Spring has arrived in Australia and, while a big chunk of us ended up spending this year’s mild winter inside our houses, the next three months should hopefully herald a return to the outside.
The Bureau of Meteorology has released its climate outlook for the spring season in Australia and it looks like wet and warm weather is ahead of us.
Here’s what Australia is in for over the next few months.
How about that winter?
Australia is coming out of its fourth warmest winter on record, according to BOM.
It was simultaneously the wettest winter since 2016 and we probably have the bomb cyclone to thank for that.
One area in WA even managed a whopping 39 degrees Celsius during winter. No thank you.
For Australia as a whole, the mean temperature for winter was 1.18°C above average —the 4th warmest winter on record.
Overall, winter rainfall was 4% below average but the wettest since 2016.
— Bureau of Meteorology, Australia (@BOM_au) September 1, 2021
What’s in store for spring?
BOM reports that the negative Indian Ocean Dipole (IOD) is likely to persist during spring.
The IOD is one of Australia’s main climate drivers and was established to be in its negative phase in July which helped give us that wettest winter result.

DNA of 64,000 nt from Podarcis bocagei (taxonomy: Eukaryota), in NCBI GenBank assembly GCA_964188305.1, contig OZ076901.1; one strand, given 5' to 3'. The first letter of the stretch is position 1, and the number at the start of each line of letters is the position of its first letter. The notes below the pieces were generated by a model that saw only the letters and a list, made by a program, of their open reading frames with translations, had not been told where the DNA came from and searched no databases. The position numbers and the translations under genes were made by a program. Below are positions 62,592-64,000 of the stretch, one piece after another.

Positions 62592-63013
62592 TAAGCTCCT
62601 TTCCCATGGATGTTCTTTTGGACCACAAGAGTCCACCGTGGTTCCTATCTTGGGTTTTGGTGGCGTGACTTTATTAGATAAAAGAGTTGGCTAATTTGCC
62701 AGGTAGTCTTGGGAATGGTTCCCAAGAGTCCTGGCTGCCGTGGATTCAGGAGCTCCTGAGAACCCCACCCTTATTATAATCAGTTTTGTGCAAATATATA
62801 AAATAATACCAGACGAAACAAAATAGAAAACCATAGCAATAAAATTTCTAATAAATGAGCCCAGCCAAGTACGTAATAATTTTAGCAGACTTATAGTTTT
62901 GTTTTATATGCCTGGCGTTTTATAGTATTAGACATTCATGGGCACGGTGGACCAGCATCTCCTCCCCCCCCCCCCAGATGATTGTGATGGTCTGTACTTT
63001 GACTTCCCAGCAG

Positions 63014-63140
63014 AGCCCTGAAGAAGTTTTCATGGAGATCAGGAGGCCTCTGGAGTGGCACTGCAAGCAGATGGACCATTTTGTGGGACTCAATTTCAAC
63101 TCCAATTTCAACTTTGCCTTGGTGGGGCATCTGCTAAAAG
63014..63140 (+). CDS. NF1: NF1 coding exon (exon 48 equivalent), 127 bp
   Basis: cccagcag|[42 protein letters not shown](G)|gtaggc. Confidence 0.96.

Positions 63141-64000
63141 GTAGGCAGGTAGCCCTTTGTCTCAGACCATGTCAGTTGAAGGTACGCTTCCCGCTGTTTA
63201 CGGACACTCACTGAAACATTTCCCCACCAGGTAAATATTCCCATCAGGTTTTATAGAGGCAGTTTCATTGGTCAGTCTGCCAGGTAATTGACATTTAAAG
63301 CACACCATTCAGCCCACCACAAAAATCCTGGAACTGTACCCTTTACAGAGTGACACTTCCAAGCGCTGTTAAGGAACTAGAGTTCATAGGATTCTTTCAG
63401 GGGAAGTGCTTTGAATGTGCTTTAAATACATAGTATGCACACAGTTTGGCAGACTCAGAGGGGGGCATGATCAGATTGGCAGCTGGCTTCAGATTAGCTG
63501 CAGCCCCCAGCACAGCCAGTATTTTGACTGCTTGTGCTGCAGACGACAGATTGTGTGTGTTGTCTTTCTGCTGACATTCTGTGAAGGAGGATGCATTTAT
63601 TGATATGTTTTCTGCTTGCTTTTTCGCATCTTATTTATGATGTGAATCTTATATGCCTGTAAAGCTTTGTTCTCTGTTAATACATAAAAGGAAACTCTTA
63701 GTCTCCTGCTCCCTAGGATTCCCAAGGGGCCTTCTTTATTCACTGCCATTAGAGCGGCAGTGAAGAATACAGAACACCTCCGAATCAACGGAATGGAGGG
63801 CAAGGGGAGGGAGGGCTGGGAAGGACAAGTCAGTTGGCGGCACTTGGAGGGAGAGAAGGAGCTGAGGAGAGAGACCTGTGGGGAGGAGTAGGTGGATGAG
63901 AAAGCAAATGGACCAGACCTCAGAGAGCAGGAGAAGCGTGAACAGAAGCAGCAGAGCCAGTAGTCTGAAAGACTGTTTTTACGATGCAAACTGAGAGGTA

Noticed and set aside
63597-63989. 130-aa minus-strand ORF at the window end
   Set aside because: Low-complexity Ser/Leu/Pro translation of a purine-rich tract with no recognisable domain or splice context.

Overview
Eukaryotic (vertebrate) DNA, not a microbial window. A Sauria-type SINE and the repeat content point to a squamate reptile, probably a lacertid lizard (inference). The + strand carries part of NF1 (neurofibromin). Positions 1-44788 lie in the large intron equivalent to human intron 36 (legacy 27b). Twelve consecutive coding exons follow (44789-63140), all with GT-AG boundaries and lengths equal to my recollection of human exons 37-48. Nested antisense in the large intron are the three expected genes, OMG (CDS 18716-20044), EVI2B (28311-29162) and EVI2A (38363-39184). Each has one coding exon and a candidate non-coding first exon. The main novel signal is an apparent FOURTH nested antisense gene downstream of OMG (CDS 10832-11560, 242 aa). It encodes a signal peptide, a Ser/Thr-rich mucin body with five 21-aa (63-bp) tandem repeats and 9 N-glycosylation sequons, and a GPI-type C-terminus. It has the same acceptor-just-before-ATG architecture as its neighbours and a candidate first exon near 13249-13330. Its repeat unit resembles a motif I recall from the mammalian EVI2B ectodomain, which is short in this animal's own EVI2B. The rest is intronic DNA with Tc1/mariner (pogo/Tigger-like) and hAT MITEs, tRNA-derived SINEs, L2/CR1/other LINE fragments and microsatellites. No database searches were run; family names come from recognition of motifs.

Over the next few months, the impact of the IOD will likely result in more rainfall in the southern and eastern parts of Australia.
The BOM also predicted that a whopping two-thirds of the country will experience above-average rainfall during spring. This will mainly occur in parts of Queensland, New South Wales, Victoria, Northern Territory and South Australia. That leaves Western Australia and Tasmania with a drier outlook and some areas are expected to have a below-average period of rainfall.
In terms of temperature, spring days will be warmer than average across the northern parts of WA, QLD and the NT, along with Tasmania. Nighttime temperatures are also predicted to be above average across all of Australia, excluding the southwest.
Warmer temperatures of course bring us into bushfire season. The bushfire outlook for September through to November shows above-normal fire potential in South-East Queensland and North-Eastern NSW.
On the whole, this year’s spring weather will bring more rain and warmer than average temperatures across large swathes of the country.
This means it’s time to pack your umbrellas and abandon your extra blankets because spring has officially sprung.
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